You can catch file I/O APIs (using detours, N-CodeHook for example), and route them to your implementation (Which will use the memory instead).

Here is a walk thought of someone who done something slimier, now I'm sure the some where there is full implementatio that will do that for you but I could not find one.

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yay, +1 for detours. You have to do some heavy testing before you declare your software "stable" but iirc it was built for internal use at microsoft to add dcom features to existing, older applications (?) –  VolkerK Jun 28 '09 at 16:59

These libraries often just accept a filename as input, not an ostream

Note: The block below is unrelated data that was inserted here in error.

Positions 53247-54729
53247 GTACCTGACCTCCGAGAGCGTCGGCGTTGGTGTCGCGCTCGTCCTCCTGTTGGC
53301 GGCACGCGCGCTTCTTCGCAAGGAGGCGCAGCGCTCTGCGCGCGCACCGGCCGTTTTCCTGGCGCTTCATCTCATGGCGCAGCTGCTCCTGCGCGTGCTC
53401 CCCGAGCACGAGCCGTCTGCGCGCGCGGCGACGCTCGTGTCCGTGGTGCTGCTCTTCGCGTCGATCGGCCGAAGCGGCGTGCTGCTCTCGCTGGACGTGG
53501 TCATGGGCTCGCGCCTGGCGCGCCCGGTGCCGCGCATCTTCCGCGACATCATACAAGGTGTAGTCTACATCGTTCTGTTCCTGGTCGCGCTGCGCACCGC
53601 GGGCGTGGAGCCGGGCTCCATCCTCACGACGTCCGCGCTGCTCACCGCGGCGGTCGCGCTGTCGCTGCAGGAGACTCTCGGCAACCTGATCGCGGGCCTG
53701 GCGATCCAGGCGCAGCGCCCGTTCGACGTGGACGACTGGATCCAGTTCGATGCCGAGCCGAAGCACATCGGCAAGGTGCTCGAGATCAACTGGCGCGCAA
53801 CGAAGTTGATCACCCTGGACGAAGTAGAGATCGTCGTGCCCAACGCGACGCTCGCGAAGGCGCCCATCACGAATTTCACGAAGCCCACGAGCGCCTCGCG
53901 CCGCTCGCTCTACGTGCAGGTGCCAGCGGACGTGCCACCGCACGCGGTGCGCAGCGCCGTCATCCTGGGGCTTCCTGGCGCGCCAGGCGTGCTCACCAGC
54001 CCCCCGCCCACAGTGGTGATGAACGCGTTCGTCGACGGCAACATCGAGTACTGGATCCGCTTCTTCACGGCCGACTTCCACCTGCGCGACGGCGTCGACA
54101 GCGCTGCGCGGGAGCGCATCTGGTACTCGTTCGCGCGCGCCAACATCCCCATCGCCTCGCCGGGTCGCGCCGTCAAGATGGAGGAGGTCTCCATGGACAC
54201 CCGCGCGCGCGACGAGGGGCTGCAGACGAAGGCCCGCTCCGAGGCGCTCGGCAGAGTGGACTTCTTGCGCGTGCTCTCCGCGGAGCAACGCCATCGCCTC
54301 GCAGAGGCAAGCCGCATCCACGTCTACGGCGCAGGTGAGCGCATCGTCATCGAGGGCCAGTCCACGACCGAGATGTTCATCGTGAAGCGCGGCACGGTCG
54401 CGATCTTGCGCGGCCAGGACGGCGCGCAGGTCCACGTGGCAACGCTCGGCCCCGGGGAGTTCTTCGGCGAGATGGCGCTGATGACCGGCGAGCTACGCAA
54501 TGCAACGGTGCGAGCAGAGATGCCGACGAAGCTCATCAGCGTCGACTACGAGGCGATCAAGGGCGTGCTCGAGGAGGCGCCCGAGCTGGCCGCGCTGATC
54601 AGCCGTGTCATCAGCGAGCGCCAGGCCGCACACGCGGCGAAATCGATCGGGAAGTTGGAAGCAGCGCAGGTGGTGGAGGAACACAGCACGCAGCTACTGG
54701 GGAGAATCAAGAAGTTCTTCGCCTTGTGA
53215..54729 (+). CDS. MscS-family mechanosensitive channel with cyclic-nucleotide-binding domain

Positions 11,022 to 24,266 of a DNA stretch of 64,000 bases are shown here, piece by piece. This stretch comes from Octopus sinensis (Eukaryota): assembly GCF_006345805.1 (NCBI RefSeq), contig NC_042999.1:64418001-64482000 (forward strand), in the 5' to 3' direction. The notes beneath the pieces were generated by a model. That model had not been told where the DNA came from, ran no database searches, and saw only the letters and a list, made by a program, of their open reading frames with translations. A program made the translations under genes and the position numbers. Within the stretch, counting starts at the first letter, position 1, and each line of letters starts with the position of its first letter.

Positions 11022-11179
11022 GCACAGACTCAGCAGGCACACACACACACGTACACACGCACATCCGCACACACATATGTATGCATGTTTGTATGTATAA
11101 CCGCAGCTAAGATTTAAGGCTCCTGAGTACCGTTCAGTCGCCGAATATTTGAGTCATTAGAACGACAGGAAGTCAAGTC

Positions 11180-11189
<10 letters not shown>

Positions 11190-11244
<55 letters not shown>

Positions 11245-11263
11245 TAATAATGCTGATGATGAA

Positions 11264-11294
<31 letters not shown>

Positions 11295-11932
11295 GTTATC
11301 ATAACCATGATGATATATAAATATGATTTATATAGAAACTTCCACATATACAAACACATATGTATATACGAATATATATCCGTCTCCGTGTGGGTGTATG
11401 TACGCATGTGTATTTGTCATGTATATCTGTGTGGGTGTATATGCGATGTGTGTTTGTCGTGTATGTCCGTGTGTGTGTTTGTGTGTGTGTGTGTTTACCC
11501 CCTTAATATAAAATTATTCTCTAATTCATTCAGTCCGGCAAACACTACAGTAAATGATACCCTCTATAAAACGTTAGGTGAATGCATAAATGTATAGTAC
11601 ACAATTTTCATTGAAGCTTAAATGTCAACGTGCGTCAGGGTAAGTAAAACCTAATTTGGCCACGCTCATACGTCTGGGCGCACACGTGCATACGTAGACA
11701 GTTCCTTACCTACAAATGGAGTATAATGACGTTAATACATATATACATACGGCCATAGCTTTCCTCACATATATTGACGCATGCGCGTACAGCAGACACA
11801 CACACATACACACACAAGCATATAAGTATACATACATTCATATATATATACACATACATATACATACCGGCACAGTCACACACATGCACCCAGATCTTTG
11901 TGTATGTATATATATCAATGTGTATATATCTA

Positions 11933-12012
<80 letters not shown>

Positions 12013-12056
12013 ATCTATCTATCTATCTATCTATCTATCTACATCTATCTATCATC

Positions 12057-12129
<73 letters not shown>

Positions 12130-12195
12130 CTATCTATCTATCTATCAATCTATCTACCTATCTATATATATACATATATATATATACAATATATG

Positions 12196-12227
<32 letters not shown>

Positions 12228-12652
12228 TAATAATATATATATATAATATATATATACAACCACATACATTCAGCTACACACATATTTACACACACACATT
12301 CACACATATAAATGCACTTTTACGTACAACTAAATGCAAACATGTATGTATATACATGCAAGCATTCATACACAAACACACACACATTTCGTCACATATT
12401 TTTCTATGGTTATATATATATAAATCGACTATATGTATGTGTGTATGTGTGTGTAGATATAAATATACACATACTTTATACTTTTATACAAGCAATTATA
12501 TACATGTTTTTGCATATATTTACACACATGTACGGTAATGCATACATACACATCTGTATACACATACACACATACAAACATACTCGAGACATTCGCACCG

In this case, though not really being a programming solution, you could set up a ram disk.

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True. Yet I hardly think I can justify setting up a RAM disk on the customer's machine just so some utility function would not write to disk. –  Assaf Lavie Jun 28 '09 at 12:28

Typically the OS interface for "temporary files" (eg tmpfile() / tmpnam()) actually creates storage inside the disk cache so that the operations go to memory and not to disk (up to a certain limit). It's not a perfect solution in that it relies on the OS rather than explicitly creating a file-like buffer inside the process space, but it's probably the easiest one.

tmpnam() is the generic C stdlib interface, but various OSes may have their own methods of doing what you want more precisely. For example, Windows has GetTempFileName().